Hope that you surmount all of your health challenges.
    Newb: How far must I jump to clear the ledge halfway down?
    Guru: It's bad to jump off cliffs. Let's look at better options.
    Newb: Stop harping about "best practices" and just let me jump.


  4. #4
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    Re: Which release is will use my hardware to best advantage?

    I think you should try also Lubuntu (because it has an ultra-light foot-print, while xubuntu has a light foot-print).

    - from a live desktop iso file (the clean way) or

    - installing LXDE
    Code:
    sudo apt-get install lxde
    or

    - installing the whole lubuntu-desktop
    Code:
    sudo apt-get install lubuntu-desktop
    After trying, you can select your sweet point in the trade-off between speed and eye-candy. And of course, you can run a mixture of the two flavours. I run such a mixture in one computer (Lubuntu with xubuntu-desktop).

    If you need extra speed and efficient use of RAM, there is plain Openbox window manager as a log in option in Lubuntu (or lubuntu-desktop). Right-click on the grey background to get a terminal window or browser.

  5. #5
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    Re: Which release is will use my hardware to best advantage?

    I am running xubuntu with Cairo-dock now but must turn off most toys as it feels like processing in a vat of molasses. I like xfce if I get no docks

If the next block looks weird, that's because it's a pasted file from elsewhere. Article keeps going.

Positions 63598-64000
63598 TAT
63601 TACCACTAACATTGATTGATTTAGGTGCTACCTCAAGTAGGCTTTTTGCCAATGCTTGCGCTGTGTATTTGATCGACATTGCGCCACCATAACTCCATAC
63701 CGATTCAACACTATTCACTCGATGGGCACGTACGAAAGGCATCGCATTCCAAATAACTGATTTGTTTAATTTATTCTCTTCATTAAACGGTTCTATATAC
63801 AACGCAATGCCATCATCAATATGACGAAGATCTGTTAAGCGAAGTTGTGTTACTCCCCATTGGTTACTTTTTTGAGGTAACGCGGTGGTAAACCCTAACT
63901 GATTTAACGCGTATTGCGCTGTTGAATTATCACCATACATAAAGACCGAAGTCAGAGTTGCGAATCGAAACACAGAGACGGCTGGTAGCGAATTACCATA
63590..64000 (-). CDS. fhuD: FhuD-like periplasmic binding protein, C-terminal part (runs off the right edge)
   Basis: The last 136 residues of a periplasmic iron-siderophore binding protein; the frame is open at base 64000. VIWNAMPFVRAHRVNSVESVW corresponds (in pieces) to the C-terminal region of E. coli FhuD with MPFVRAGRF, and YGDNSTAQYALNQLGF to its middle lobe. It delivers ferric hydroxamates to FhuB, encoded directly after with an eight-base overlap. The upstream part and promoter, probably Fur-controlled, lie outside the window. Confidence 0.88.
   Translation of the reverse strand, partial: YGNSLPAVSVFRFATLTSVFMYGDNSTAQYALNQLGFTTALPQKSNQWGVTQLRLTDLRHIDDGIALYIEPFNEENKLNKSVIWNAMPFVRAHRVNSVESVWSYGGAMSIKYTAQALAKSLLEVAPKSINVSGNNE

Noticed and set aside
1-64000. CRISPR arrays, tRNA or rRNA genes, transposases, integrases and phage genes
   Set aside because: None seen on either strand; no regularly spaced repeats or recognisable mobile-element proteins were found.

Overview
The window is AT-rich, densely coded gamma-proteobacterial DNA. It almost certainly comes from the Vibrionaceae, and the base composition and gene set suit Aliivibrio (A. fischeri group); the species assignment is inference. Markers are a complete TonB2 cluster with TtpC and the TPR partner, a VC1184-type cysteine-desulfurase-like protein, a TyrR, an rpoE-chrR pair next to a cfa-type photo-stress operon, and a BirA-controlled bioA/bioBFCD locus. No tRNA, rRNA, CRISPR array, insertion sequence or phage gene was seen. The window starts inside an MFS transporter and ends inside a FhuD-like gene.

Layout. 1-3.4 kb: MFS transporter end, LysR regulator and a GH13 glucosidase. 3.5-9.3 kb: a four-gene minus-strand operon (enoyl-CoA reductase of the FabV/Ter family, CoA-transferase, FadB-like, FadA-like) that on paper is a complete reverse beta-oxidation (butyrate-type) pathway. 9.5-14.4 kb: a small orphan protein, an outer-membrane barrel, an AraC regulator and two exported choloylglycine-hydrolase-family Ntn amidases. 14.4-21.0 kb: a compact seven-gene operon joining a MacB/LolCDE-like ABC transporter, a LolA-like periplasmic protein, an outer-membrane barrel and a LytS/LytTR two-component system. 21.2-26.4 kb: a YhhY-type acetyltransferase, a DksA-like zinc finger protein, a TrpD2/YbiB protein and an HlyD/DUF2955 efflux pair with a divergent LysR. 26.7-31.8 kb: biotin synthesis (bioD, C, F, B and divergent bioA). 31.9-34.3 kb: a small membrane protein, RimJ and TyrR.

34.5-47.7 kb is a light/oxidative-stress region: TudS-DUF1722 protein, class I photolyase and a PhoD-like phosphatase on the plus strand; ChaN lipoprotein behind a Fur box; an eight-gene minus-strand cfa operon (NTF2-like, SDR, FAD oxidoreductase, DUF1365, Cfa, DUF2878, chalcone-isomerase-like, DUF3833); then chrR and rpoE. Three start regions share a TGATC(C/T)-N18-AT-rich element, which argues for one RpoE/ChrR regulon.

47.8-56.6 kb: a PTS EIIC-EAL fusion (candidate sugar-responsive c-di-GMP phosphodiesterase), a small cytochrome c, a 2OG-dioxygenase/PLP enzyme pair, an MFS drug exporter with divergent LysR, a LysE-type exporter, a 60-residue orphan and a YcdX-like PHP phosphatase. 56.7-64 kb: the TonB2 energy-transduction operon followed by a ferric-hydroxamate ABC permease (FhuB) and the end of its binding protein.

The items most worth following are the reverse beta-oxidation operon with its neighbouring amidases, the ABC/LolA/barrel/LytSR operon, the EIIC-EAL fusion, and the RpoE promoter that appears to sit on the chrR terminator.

I'm guessing the graphics are really holding you back there. Have you tried turning compositing off? (Settings -> Window Manager Tweaks -> Compositor).

    I usually prefer the Muon
    Have you tried Synaptic? I've found it to be faster and it's pretty similar.

  6. #6
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    Re: Which release is will use my hardware to best advantage?

    There are actually two lightweight distros based on Ubuntu, namely Lubuntu and Xubuntu, but personally I prefer Xubuntu not only for its aesthetics but also because of its simplicity and customizability. XFCE is infinitely customizable and because of its focus on simplicity, it is incredibly responsive and fast as well.

    One thing that goes against Lubuntu, in my mind, is its bland looks, but of course that's always a matter of personal taste.

  7. #7
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    Re: Which release is will use my hardware to best advantage?

    Hi

    Please offer your advice, I am using my computer for pleasure whilst cancer does whatever and Linux/Ubuntu has been a valuable and attention riveting asset.
    I hope you get better soon.

    Enlightenment is another lightweight window manager you may like.

    Code:
    sudo apt-get install "e17*"
    Kind regards
    If you believe everything you read, you better not read. ~ Japanese Proverb

    If you don't read the newspaper, you're uninformed. If you read the newspaper, you're mis-informed. - Mark Twain

  8. #8
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    Re: Which release is will use my hardware to best advantage?

    Quote Originally Posted by slickymaster View Post